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I have been playing Axis and Allies a little, but am far from experienced. So far I usually played Russia very defensively, but came to the realization that this might not be the best strategy. What do you guys think about the following opening for Russia?
Buys: 1 Tank, 6 Infantry
On West Russia: 10 Infantry, 3 Artillery, 3 Tank, 2 Fighter
Positions after move:
Archangel: 2 Infantry
West Russia: ~8 Infantry, 3 Artillery, 3 Tank, 1 AAA
Caucasus: 6 Infantry, 2 Tank, 2 Fighter, 1 AAA
Russia: 3 Infantry
Novosibirsk: 1 Infantry (to help USA in China in round 2)
Bur. SSR: 5 Infantry (to keep Japan from going all out on the USA Chinese in round 1)
Sub moves to British fleet.
The idea behind this opening is to put lots of pressure on the eastern German front and to possible keep their aircraft from attacking the British fleet. It is expected that USA will move its remaining units into Xinkiang to help defend vs the approaching Japanese and will threaten to quickly capture Finland/Norway if Germany empties those to attack Karelia.
Is this to risky? I did calculate that Germany could possibly launch 5 Fighters, 1 Bomber, 6 Infantry, 3 Tank and 1 Artillery vs West Russia on their turn, which favors them to annihilate the bulk of the Russian forces that are concentrated there.
Are there guides for beginners for the opening moves? The strategy articles I found on this website usually referred to some other version of A&A.
It depends whether you are playing with an Allied bid or not, assuming normal dice rules (rather than low luck) the difficulty with any Russian opening (even one with a bid) is that you have no control over how many hits the German defender in W. Russia will put up before being destroyed.
The swing is actually pretty significant. Its possible you might take no hits in this battle as the Russians, or only a couple hits, in which case your stack in W. Russia is probably safe. On the other hand you might take more than just a couple hits! A poor first round of combat can take you from a well defended eastern front, to a complete collapse of the eastern front almost instantly. I think the design of the first round battle in W. Russia, is the real reason people are bidding out Allies on this board.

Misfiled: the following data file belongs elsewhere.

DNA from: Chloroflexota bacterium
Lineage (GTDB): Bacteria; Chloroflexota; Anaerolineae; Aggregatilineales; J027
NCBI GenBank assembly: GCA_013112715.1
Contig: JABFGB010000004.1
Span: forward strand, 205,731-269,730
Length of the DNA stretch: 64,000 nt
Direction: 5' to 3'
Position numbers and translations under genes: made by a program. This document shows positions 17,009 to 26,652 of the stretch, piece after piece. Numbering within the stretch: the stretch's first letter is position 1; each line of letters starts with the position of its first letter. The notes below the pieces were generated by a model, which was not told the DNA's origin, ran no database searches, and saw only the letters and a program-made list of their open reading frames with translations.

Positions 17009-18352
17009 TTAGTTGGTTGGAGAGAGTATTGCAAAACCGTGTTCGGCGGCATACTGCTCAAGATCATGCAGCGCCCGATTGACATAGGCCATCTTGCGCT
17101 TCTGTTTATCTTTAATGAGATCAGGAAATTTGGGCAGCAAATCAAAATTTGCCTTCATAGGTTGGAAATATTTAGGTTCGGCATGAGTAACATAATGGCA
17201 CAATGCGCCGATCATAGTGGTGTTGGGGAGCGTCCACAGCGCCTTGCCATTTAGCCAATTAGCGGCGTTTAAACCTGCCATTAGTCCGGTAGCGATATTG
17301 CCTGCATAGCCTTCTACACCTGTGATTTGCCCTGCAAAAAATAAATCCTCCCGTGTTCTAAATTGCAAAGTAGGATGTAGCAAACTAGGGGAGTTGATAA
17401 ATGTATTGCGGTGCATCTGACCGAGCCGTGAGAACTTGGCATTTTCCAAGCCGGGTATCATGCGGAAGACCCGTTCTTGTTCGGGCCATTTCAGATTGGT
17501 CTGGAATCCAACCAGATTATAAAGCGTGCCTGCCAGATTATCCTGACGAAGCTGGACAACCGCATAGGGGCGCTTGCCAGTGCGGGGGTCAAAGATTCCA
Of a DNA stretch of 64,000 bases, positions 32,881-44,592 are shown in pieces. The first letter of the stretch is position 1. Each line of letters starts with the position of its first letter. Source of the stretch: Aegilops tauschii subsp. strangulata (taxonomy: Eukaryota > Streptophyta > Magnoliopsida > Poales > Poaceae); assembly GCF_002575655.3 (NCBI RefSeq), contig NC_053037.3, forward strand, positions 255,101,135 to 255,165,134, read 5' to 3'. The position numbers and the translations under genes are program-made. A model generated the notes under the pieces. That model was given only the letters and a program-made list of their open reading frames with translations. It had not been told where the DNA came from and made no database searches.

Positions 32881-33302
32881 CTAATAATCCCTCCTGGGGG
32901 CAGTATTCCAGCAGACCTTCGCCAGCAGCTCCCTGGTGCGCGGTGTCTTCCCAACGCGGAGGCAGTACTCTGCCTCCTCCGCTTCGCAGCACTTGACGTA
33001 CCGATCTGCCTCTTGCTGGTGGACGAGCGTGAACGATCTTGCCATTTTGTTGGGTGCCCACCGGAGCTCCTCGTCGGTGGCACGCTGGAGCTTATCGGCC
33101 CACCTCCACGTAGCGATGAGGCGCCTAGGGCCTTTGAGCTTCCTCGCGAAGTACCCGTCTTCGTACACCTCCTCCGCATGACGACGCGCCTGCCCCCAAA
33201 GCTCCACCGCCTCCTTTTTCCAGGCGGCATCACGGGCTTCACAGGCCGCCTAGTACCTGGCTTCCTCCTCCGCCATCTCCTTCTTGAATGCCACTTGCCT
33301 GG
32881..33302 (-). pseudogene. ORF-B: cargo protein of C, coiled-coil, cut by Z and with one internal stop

I would suggest that setting up your round 2 attacks out of W. Russia, is just as important (if not more so) than simply setting up a round 2 defense of W. Russia against German attacks. In that respect a tank buy is more effective than an all infantry buy. Basically because the tanks can shoot forward out of Moscow, or Caucasus, against Karelia in the second round in one move (as soon as they are placed), making the Germans less likely to stack it in the first. An infantry stack takes 2 moves to put into position. Even the full 8 infantry buy might not be enough at that point to hold the line into the 3rd round, so what you give up in Infantry initially purchasing that tank, you might actually make up on the back end, just by keeping Germany 1 space further out with their stack than they would otherwise be.
Why Western Russia? Well the logic is pretty simple. Karelia is indefensible, the next best locations for launching fighters out of the UK are W. Russia and Archangel (both 4 moves.) Of these W. Russia covers more territory, since it can also be used to pressure Ukraine, and hold Caucasus on the counter attack. I would say if you are trying to stack W. Russia for defense, without taking another territory too, then you probably want 3 tanks and at least 1 gun at a minimum to protect your surviving infantry. An alternative would be to take Belo as well to knock down the total number of German infantry that can be brought into a counter attack on W. Russia, though that spreads you somewhat thinner, to the point where you might take too many hits in either battle. (You might even lose the Belo battle in which case it was pointless for blocking the Baltic tank!) Another alternative is strafe Ukraine, though that is a gamble. It is debatable whether you really need to hold Caucasus in the first round, or if it is better to put your fighters somewhere else. I think this will depend a great deal on whether you play with sz 16 open or closed. If sz 16 is open, Caucasus like Karelia is pretty much indefensible.
One way to deal with this is to try and spring a Caucasus trap. Basically you leave it light with Russian infantry for the defense, and try to draw the Germans forward before they are ready (putting either their tanks or fighters out of position). If they take the bait, you can then spring the trap in the second round. The British may be able to assist you with this, as they have 1 inf unit, the bomber (and possibly a fighter or two on Caucasus if need be) to retake Caucasus from Germany if the Germans go in too light.